CFP: Parody and Burlesque of Girl Sleuths (9/1/06; Nancy Drew, 2/16/07-2/17/07)

full name / name of organization: 
mcor7215
contact email: 
mcor7215@postoffice.uri.edu

A panel or panels on parodies, spoofs, and burlesques of Girl Sleuth fictions
is being organized for the Wilson College conference on Nancy Drew and Girl
Sleuths. The panel looks to examine how girl sleuth fictions are parodied.
What values are being satirized in these works, and for what purpose? In what
ways do parodical representations of characters like Nancy Drew, Cherry Ames,
etc. alter the originals? The panel looks to exmaine this question in light of
such works as Mabel Maney's Nancy Clue and Cherry Aimless series, Kate
Emburg's Susan Slutt series, recent single-title works by Chelsea Cain, Susan
Kandel, and others.

To submit an abstract, send it to the address listed for the conference below.

CONFERENCE TITLE:
Nancy Drew and Girl Sleuths: Past, Present, and Future

Conference dates: February Friday 16 – Saturday 17, 2007

Wilson College, Chambersburg, PA

Resolute, fiercely independent, and always expertly coiffed, the Girl Sleuth
was one of the most enduring literary creations of the twentieth century.
Numerous examples of plucky heroines abounded in children’s and young adult
literature, fronted by the cultural revolution that remains Nancy Drew, one of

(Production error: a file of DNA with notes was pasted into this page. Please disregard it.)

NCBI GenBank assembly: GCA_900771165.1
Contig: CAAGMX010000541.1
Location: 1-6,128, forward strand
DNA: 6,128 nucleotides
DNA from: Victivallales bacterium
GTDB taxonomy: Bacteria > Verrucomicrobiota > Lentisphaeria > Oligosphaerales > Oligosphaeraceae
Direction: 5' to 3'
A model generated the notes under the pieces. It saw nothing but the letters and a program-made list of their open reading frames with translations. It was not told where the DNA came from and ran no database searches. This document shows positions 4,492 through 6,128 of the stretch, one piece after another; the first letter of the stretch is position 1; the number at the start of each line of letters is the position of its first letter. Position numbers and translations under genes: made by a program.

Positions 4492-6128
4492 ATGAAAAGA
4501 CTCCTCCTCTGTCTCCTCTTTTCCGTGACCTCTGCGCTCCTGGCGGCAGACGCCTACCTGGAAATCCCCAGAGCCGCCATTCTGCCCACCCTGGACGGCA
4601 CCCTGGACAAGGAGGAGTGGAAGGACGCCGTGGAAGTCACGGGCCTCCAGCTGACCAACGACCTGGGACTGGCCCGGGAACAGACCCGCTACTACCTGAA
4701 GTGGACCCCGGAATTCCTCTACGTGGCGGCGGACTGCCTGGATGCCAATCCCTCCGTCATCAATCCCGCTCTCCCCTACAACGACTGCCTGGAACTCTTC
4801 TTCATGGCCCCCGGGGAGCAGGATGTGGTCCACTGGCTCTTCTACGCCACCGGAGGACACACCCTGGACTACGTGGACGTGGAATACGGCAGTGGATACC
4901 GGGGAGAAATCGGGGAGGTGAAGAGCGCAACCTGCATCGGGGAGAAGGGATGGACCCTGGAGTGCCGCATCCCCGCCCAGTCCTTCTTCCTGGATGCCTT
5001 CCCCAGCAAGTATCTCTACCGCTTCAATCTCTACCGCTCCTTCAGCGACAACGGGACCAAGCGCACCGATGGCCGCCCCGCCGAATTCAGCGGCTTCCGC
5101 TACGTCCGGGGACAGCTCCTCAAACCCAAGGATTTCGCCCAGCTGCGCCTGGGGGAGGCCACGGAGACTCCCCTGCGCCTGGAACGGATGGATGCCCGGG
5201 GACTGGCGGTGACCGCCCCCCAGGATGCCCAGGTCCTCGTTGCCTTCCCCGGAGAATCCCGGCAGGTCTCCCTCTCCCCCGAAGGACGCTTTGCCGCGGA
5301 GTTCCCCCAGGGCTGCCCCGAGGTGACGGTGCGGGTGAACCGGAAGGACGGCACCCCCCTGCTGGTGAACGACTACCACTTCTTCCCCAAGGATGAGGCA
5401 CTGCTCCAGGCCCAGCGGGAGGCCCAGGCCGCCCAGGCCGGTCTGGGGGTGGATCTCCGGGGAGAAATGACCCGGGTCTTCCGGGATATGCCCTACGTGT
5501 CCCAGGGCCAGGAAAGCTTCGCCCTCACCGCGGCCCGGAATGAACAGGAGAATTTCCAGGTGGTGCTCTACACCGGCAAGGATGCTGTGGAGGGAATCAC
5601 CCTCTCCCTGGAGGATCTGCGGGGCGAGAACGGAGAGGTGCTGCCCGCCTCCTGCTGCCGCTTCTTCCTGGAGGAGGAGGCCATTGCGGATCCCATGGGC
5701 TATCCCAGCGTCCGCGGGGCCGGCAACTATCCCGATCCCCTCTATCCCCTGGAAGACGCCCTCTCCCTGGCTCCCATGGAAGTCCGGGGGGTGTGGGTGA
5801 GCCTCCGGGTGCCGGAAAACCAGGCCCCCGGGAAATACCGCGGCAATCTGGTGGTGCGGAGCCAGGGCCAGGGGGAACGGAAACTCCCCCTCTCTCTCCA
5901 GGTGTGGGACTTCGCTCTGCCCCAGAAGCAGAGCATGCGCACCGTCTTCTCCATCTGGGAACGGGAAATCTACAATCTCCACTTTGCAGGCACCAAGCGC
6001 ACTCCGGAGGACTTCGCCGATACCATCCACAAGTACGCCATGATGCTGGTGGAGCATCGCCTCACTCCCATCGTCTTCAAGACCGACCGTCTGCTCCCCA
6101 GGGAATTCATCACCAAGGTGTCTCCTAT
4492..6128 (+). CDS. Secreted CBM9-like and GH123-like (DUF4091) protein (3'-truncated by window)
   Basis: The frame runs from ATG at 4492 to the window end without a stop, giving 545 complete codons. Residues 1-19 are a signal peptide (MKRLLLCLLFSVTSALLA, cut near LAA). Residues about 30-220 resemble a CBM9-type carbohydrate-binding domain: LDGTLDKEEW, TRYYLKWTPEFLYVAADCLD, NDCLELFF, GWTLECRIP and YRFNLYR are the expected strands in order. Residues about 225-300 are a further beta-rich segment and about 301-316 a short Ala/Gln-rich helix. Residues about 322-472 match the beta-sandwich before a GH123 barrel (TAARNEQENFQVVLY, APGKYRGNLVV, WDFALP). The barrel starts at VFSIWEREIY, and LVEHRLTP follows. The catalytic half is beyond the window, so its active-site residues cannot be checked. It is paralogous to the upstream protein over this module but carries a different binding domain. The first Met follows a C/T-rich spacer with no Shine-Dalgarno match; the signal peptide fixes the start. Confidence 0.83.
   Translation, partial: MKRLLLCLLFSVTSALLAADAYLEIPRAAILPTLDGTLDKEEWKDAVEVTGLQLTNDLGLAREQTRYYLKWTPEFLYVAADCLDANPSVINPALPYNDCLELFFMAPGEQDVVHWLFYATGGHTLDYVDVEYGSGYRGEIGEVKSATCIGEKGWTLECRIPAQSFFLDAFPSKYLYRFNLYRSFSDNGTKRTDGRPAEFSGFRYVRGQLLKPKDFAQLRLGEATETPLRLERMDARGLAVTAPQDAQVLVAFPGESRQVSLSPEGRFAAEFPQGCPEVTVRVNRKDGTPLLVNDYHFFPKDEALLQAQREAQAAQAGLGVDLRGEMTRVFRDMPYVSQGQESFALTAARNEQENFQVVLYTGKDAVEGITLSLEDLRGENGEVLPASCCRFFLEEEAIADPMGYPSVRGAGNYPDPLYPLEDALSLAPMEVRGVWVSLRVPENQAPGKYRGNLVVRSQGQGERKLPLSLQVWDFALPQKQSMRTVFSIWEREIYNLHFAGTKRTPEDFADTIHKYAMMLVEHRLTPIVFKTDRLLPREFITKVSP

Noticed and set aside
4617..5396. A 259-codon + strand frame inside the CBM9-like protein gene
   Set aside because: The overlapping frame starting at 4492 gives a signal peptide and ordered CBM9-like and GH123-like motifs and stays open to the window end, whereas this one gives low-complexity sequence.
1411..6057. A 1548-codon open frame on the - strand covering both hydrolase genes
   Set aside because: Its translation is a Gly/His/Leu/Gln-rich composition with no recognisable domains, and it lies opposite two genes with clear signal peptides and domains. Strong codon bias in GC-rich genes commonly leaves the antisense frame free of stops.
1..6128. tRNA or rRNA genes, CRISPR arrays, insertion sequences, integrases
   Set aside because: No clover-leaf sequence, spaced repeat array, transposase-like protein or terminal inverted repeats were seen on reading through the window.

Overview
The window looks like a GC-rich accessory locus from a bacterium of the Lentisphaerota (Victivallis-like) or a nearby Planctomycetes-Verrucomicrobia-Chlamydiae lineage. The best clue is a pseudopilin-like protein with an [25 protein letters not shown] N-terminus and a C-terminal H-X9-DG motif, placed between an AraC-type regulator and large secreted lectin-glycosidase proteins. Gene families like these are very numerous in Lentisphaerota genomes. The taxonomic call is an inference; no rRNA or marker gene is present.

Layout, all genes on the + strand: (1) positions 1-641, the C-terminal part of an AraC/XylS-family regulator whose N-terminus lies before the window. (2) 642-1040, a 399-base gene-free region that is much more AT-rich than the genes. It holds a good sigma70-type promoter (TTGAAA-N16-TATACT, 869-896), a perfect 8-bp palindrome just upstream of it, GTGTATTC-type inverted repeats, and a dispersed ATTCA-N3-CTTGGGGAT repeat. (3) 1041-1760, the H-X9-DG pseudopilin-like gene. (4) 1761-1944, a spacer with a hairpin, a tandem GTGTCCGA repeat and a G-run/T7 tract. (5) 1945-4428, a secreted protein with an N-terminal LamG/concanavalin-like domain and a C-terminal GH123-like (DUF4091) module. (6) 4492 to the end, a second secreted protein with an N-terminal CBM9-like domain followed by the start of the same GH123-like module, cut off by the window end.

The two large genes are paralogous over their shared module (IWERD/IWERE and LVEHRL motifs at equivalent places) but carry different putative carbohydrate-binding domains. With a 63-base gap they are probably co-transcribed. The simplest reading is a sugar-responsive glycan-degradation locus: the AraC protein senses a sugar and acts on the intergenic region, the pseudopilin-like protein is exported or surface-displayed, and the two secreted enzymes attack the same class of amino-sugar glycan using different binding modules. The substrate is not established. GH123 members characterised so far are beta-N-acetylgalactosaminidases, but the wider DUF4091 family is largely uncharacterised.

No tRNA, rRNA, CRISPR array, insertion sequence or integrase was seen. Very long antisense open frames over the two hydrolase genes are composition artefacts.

the most popular characters of all time. From their origins in the early part
of the century, to their heyday in the 1950’s, to their Renaissance in the
1980’s, Girl Sleuths both reflected the social mores and constrictions of
their times while simultaneously flaunting the roles society often ascribed to
them—pioneers in pumps, they blazed trails, righted wrongs, and left a
cultural and critical impact that is still being explored.

Yet, as we enter a new century, one fronted by technology and the
ever-changing role of women, the figure of the Girl Sleuth, though not as
prevalent or popular as before, still remains a cultural zeitgeist, though one
defined by rapidly changing attitudes and climes. This conference looks to
explore the Girl Sleuth, and especially Nancy Drew, in these changing roles,
examining her significance and impact in the past, her critical present, and
the shape she may take in the future.

Send abstracts of 250-500 words by SEPTEMBER 1, 2006 to Dr. Michael G.
Cornelius at mcornelius_at_wilson.edu or to the address below:

Dr. Michael G. Cornelius
Chair, Department of English and Mass Communications
Wilson College
1015 Philadelphia Avenue
Chambersburg, PA 17201

The organizers of this conference hope to compile an anthology of the papers
delivered at the conference for publication. A significant press has expressed
an interest in the text.

For more information, see
http://www.wilson.edu/wilson/asp/content.asp?id=1916

NOTE: The conference organizers will arrange for housing and airport pick-ups
for conference presenters at very minimal costs. For more information, please
contact Dr. Cornelius above.

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Received on Wed Jul 12 2006 - 16:31:07 EDT

cfp categories: 
twentieth_century_and_beyond